The Power of One eBook: Top reasons to choose HP BladeSystem

More from The Register

next story
Sysadmin Day 2014: Quick, there's still time to get the beers in
He walked over the broken glass, killed the thugs... and er... reconnected the cables*
Amazon Reveals One Weird Trick: A Loss On Almost $20bn In Sales
Investors really hate it: Share price plunge as growth SLOWS in key AWS division
Auntie remains MYSTIFIED by that weekend BBC iPlayer and website outage
Still doing 'forensics' on the caching layer – Beeb digi wonk
SHOCK and AWS: The fall of Amazon's deflationary cloud
Just as Jeff Bezos did to books and CDs, Amazon's rivals are now doing to it
BlackBerry: Toss the server, mate... BES is in the CLOUD now
BlackBerry Enterprise Services takes aim at SMEs - but there's a catch
The triumph of VVOL: Everyone's jumping into bed with VMware
'Bandwagon'? Yes, we're on it and so what, say big dogs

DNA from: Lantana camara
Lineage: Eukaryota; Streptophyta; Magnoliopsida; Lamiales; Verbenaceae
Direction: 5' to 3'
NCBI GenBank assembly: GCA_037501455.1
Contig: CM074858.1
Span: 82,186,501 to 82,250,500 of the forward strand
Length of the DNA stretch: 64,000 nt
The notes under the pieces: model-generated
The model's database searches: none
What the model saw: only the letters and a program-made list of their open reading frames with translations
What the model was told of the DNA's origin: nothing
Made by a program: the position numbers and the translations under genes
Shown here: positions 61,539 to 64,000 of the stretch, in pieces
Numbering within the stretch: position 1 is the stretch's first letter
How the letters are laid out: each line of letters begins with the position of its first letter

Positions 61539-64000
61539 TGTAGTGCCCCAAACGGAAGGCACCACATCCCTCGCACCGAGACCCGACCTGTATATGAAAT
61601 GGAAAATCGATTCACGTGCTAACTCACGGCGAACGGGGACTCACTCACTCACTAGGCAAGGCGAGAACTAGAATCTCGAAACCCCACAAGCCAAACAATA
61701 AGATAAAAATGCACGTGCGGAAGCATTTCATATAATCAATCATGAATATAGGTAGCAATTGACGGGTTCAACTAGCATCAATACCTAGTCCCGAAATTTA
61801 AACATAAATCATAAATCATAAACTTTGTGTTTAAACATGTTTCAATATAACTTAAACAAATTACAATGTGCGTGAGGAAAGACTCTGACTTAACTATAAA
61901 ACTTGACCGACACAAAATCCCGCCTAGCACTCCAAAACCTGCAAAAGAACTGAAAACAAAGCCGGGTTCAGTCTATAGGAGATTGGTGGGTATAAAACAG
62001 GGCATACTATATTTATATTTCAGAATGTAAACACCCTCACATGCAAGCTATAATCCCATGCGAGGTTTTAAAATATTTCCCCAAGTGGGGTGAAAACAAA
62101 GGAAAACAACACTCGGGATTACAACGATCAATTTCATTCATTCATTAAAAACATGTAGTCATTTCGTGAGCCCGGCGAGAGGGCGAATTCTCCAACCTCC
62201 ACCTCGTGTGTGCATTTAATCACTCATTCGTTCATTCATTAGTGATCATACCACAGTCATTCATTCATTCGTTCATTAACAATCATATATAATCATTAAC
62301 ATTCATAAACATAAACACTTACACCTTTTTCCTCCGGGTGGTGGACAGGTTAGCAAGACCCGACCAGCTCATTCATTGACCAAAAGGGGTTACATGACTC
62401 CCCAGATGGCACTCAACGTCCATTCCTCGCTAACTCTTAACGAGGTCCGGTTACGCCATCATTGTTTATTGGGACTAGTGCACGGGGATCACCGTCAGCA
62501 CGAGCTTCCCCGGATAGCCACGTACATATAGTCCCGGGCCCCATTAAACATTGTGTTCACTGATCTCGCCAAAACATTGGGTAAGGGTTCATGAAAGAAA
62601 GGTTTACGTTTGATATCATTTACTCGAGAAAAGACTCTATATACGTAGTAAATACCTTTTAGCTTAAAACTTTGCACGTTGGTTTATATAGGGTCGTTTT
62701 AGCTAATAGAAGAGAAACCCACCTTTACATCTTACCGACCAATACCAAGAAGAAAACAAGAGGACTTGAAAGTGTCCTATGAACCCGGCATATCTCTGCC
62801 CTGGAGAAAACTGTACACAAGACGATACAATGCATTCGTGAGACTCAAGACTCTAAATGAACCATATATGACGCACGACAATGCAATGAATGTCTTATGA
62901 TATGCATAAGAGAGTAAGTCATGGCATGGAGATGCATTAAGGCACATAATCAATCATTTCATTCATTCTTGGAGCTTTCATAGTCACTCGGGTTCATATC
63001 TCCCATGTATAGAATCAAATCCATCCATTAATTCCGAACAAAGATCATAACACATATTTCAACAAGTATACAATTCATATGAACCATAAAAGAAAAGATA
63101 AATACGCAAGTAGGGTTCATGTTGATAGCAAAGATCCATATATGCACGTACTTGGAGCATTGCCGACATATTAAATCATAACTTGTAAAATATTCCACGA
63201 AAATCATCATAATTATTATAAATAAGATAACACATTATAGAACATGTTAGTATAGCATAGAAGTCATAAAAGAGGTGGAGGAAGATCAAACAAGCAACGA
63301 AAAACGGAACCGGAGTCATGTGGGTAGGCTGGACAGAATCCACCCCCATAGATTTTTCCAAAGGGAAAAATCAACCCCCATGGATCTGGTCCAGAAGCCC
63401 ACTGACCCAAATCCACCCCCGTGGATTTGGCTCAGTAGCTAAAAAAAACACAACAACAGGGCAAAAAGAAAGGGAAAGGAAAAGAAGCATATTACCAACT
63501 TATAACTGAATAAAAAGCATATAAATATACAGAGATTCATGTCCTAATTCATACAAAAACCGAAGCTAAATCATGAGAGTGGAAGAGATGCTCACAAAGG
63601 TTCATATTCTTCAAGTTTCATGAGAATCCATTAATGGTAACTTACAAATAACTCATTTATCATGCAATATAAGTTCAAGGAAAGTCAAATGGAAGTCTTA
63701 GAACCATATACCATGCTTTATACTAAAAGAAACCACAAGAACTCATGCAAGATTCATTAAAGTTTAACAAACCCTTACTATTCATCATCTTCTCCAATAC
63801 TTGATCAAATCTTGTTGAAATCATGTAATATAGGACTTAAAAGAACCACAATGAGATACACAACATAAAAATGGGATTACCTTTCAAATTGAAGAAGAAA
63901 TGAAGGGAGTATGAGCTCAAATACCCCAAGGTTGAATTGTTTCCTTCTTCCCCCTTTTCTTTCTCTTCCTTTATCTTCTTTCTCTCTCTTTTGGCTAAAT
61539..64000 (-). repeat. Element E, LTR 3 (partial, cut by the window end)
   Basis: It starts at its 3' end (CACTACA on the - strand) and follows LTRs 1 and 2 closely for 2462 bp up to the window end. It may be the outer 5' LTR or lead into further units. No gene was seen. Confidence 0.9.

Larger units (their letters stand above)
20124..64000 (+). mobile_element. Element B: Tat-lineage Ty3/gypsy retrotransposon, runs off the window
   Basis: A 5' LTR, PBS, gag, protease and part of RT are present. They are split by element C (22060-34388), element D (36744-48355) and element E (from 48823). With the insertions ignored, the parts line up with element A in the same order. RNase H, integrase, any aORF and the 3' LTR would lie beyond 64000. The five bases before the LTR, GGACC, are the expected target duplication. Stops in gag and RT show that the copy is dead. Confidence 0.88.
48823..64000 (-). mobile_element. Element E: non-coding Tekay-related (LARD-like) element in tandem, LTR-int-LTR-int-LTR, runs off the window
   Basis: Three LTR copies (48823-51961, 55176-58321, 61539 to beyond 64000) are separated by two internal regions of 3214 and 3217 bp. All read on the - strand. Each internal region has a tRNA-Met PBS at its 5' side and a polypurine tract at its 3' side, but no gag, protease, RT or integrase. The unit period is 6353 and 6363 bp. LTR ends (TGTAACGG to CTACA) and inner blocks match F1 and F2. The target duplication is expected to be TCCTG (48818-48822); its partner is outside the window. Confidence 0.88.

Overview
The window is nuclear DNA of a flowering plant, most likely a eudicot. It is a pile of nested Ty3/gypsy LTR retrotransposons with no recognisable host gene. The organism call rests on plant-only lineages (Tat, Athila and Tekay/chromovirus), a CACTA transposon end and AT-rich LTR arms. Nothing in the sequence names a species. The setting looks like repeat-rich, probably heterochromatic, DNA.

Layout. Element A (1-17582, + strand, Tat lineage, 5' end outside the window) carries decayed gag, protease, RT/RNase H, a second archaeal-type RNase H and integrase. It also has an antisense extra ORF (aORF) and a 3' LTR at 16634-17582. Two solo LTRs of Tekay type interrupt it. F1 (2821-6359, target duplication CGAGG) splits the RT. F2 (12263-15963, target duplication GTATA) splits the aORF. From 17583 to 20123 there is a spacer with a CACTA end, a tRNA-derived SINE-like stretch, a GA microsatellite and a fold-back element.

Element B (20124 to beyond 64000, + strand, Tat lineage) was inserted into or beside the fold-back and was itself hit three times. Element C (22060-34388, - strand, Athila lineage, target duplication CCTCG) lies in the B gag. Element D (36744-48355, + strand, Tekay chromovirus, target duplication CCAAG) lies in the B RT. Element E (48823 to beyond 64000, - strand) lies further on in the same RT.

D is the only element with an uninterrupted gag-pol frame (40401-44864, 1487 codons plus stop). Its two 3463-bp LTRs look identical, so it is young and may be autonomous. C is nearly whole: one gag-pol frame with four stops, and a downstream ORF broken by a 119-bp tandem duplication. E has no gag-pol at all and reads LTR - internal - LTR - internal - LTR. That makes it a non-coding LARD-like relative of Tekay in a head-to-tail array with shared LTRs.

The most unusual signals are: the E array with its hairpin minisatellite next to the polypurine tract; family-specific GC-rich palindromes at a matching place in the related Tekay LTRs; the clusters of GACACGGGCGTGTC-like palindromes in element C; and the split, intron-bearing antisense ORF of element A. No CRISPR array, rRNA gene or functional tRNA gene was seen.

Carbon tax repeal won't see data centre operators cut prices
Rackspace says electricity isn't a major cost, Equinix promises 'no levy'
prev story

Whitepapers

Implementing global e-invoicing with guaranteed legal certainty
Explaining the role local tax compliance plays in successful supply chain management and e-business and how leading global brands are addressing this.
Consolidation: The Foundation for IT Business Transformation
In this whitepaper learn how effective consolidation of IT and business resources can enable multiple, meaningful business benefits.
Application security programs and practises
Follow a few strategies and your organization can gain the full benefits of open source and the cloud without compromising the security of your applications.
How modern custom applications can spur business growth
Learn how to create, deploy and manage custom applications without consuming or expanding the need for scarce, expensive IT resources.
Securing Web Applications Made Simple and Scalable
Learn how automated security testing can provide a simple and scalable way to protect your web applications.